Similar chart in LA Times today, but what I don't get is ...
all the ages are very close, and they are HIGH!
I guess it would be considered anecdotal, but do you ever see middle-aged folks driving Volkswagens for example? If you look into a New Beetle as it drives by, do you often see a 38 year old? These ages seem screwy to me.
I think this survey just looks at the ages of those paying for the cars..
not the ages of those driving them.
otherwise we'd surely see brands like VW, Honda, and Toyota with much lower average ages. Even all other brands would have lower ages for drivers, there's plenty of spoiled kids out there driving Audi's, Bimmers, Mercs, etc. 16-18 year olds (even those in their 20s in college) rarely have the dough to buy a car, hence that duty goes to the parentals.
that's just how I see this survey. not very valuable info. if you ask me.
1. end, ending
2. lively, witty
4. not "Finman" ("Fin")
"Pain? I don't got time for pain. The only pain I got time for is the pain I put on fools who don't know what TIME it is!"
dog = )
of course the table was in a box that isn't posted on the website ......
Toyota has been working on Scion for about three years, said Yoshi Inaba, president of Toyota Motor Sales and the one Press credited as the driving force behind Scion.
"I felt we were losing out in attracting trendsetters. That was our weak point," Inaba said.
The Echo, which was intended to bring down the age of previous Tercel buyers, actually raised it, he said.
But Scion's strategy is different as it targets even younger buyers. Scion customers will come from among people who don't even have driver's licenses yet, Inaba said, adding that he expected the cars' demographics to be close to those of Volkswagen's popular Jetta.
That would be just what Toyota needs. Owners of VW's Jetta, Golf and GTI are 37 or younger on average, but the only Toyota vehicle that has an average buyer age of under 40 is the Celica, at 38, according to J.D. Power & Associates.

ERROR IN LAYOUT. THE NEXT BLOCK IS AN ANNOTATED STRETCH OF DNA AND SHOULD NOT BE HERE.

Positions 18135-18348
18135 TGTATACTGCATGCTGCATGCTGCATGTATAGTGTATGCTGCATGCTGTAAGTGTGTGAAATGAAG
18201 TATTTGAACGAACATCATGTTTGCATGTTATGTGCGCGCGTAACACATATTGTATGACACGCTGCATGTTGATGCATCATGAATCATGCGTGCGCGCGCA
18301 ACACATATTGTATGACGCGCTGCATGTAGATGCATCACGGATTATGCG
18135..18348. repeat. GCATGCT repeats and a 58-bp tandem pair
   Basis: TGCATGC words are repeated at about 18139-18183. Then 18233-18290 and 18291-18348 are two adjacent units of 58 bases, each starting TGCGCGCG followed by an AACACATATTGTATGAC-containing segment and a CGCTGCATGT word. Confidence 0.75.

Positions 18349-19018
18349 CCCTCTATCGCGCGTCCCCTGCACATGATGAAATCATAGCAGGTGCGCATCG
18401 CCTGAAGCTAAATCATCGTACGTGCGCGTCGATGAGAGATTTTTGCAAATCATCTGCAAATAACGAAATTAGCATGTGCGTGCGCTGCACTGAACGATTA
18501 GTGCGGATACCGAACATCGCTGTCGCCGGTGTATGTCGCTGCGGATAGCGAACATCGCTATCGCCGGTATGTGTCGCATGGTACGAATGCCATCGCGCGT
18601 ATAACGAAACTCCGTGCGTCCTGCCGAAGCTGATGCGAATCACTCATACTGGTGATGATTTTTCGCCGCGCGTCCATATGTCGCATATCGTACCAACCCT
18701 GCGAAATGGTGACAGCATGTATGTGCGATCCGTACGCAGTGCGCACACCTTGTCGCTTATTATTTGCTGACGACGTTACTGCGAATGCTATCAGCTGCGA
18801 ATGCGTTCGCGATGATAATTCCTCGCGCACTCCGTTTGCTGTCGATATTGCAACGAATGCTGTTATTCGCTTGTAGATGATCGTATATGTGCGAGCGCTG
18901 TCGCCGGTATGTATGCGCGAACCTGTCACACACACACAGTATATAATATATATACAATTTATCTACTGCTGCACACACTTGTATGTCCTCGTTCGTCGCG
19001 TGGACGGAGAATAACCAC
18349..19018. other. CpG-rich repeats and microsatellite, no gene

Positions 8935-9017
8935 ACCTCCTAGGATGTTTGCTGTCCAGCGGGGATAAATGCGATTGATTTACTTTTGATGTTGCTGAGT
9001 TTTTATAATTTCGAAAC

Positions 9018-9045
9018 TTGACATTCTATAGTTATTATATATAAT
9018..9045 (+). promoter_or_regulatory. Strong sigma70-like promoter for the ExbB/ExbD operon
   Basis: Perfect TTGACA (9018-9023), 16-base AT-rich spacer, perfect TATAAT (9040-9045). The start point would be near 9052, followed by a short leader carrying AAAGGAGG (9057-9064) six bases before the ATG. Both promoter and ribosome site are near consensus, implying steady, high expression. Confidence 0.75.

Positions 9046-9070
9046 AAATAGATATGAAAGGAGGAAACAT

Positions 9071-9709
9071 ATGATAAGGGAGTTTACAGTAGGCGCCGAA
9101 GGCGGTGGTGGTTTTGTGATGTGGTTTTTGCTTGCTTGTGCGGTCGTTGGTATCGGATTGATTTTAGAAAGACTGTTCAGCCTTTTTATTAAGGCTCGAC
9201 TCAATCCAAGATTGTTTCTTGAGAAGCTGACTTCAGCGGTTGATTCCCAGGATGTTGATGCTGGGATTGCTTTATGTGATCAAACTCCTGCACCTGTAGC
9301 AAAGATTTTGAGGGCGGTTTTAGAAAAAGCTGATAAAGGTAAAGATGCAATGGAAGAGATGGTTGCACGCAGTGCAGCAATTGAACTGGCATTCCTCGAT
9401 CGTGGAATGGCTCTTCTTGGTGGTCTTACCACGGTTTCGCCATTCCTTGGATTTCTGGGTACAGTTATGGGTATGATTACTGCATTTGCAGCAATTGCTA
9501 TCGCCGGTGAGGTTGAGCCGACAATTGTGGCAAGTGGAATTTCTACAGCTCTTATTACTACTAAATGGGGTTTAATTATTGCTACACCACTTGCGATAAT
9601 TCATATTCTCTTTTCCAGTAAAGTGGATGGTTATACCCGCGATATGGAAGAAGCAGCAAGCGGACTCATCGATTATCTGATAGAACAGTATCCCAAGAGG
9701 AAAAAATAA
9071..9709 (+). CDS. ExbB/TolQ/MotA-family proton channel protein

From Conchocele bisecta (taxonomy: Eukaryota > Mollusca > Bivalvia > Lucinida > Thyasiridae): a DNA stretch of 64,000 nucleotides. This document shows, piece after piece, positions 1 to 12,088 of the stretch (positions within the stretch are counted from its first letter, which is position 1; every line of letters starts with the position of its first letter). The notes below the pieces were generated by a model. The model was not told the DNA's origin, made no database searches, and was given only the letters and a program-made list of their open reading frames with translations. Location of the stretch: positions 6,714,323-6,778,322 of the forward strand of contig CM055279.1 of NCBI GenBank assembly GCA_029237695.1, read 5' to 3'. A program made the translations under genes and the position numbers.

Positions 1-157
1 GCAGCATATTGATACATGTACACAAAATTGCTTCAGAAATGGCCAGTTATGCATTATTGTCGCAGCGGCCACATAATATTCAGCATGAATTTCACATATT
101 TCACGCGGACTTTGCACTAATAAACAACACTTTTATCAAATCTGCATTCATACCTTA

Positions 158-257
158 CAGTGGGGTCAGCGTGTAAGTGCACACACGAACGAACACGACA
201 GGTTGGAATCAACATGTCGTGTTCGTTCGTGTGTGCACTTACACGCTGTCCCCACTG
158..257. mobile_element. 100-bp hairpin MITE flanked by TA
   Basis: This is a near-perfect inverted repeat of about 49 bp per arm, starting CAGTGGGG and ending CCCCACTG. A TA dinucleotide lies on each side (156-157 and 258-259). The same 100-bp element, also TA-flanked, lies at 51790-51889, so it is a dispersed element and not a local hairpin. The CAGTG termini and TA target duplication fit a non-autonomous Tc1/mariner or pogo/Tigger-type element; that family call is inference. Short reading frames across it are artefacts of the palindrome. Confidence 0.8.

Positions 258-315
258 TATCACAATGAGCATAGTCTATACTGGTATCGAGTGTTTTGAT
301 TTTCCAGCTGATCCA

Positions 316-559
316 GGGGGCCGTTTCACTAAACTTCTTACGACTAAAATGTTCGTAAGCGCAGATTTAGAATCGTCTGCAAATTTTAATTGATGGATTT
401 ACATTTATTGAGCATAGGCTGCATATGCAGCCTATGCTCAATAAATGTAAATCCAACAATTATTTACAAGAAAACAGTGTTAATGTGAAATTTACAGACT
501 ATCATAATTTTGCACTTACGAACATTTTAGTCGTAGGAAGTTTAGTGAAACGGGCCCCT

I am 30 yo, so according to the poll, I am driving a bicycle and no.radar - tricycle
But seriously, these numbers are meaningless. Each auto manufacturer tries to cover all age groups. We know a lot of young kids in the BMW, but do not forget about all the middle-age men in 540'es (I did not mean Chuck540) and all owners of 740L.
I think there is some sense in the statistics by car model. Like:
A4 - 25
A6 - 35
A8 - 45
2006 A6 Avant
1996 A6 Avant 194K miles - RIP
per the small print under the WSJ chart. I am speculating the numbers are more representative for owners, opposed to people who leased. Data was probably collected from new car registrations. A leased car, on the other hand, would have the leasing company listed on the title. Over the past 20 years, the price of cars has increased a rate that exceeds increases in the consumer price index. Speculation only, but these numbers may be representative of people who are some years older (and presumably further along in their careers)and who are earning greater levels of income. Actually purchasing the car may be a option for this demographic group, whereas in the case of a much younger driver, taking out a lease may be the only way to get one's hands on the vehicle. Leased cars are likely not reflected in this data, and these forty-something averages we are seeing probably reflects the driver's greater buying power.